Efficiently Manage Your Docker Containers with Docker Compose

Rasalingam Ragul
3 min readMar 7, 2023

As the complexity of modern applications grows, so does the need for efficient deployment solutions. Containerization is one such solution that has gained popularity in recent years. With containers, you can package your applications along with their dependencies, libraries, and configurations, and deploy them in a consistent, isolated environment. Docker is one of the most popular containerization tools available today, and Docker Compose is a powerful tool that simplifies the management of Docker containers. In this article, we’ll explore Docker Compose and its benefits.

What is Docker Compose?

Docker Compose is a tool that allows you to define and run multi-container Docker applications. With Docker Compose, you can specify the services that make up your application, how they should be configured, and how they should communicate with each other. You can define your application using a YAML file, and then use the Docker Compose command-line tool to start and stop your application, as well as perform other operations such as scaling your services.

Why use Docker Compose?

Docker Compose simplifies the process of managing Docker containers, especially for complex applications that require multiple containers. Instead of manually starting and stopping each container, you can define all your services in a single YAML file, and then use Docker Compose to manage them as a group. Docker Compose also allows you to define the configuration of your services, including environment variables, volumes, and ports. This makes it easy to deploy your application consistently across different environments.

Another benefit of Docker Compose is that it makes it easy to scale your application. You can use the Docker Compose command-line tool to start additional instances of your services, or to scale down your services when they’re no longer needed. Docker Compose also supports the use of external tools for service discovery and load balancing, such as Consul or HAProxy.

Prerequisites Before getting started, you will need to have the following installed on your machine:

  • Docker
  • Docker Compose

How to use Docker Compose?

  1. Create a Dockerfile for your Spring Boot application Before creating a Docker Compose file, you will need to create a Dockerfile for your Spring Boot application. You can follow the steps outlined in the previous article to create a Dockerfile. Ensure that your Dockerfile is in the root directory of your project.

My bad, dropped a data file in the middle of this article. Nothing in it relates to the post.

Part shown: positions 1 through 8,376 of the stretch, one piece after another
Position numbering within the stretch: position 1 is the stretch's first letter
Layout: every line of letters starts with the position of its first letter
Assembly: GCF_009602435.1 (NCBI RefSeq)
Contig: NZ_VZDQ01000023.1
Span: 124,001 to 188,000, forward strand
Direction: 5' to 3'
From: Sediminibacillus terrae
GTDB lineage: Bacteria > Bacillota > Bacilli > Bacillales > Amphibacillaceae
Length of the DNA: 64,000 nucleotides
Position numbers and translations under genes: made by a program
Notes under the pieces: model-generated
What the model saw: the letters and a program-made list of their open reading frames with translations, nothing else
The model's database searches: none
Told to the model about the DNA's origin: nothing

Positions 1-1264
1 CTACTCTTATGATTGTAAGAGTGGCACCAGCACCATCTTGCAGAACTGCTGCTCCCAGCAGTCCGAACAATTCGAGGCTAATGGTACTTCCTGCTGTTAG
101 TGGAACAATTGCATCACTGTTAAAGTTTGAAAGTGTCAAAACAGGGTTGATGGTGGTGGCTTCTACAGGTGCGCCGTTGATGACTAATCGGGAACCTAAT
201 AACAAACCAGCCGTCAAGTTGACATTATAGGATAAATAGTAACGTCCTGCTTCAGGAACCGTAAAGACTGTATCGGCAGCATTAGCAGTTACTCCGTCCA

2. Define your services in a Docker Compose file Create a new file in the root directory of your project called docker-compose.yml. This file will define the services for your application. Here is an example of a docker-compose.yml file for a Spring Boot application:
version: '3.8'
services:
app:
build: .
ports:
- 8090:8090
environment:
- SPRING_PROFILES_ACTIVE=dev
# depends_on:
# - db
# db:
# image: mysql:8.0.28
# environment:
# - MYSQL_ROOT_PASSWORD=password
# - MYSQL_DATABASE=myapp
# - MYSQL_USER=user
# - MYSQL_PASSWORD=password

This file defines two services: app and db. The app service is built using the Dockerfile in the current directory (denoted by .). The ports section maps port 8090 in the container to port 8090 on the host machine. The environment section sets the SPRING_PROFILES_ACTIVE environment variable to dev. Finally, the depends_on section specifies that the app service depends on the db service.

The db service is using an existing MySQL Docker image from Docker Hub. The environment section sets the root password, database name, user, and password but in this example i didn’t use db.

3. Run your application using Docker Compose To start your application using Docker Compose, navigate to the root directory of your project and run the following command:

docker-compose up

This will build the Docker image for your application and start the containers defined in your docker-compose.yml file. You should see logs from each container in the terminal window.

4. Test your application Once your containers are up and running, you can test your application by opening a web browser and navigating to http://localhost:8090. If everything is working correctly, you should see the expected output from your Spring Boot application.

5. Stop your application To stop your application, press Ctrl + C in the terminal window where you ran docker-compose up. This will stop and remove the containers defined in your docker-compose.yml file.

Conclusion

Docker Compose is a powerful tool that simplifies the management of Docker containers, especially for complex applications. With Docker Compose, you can define your application using a single YAML file, and then use the Docker Compose command-line tool to start and stop your application, as well as perform other operations such as scaling your services. Docker Compose also allows you to define the configuration of your services, making it easy to deploy your application consistently across different environments. If you’re using Docker to containerize your applications, Docker Compose is definitely worth checking out.

https://github.com/rragul/docker-demo

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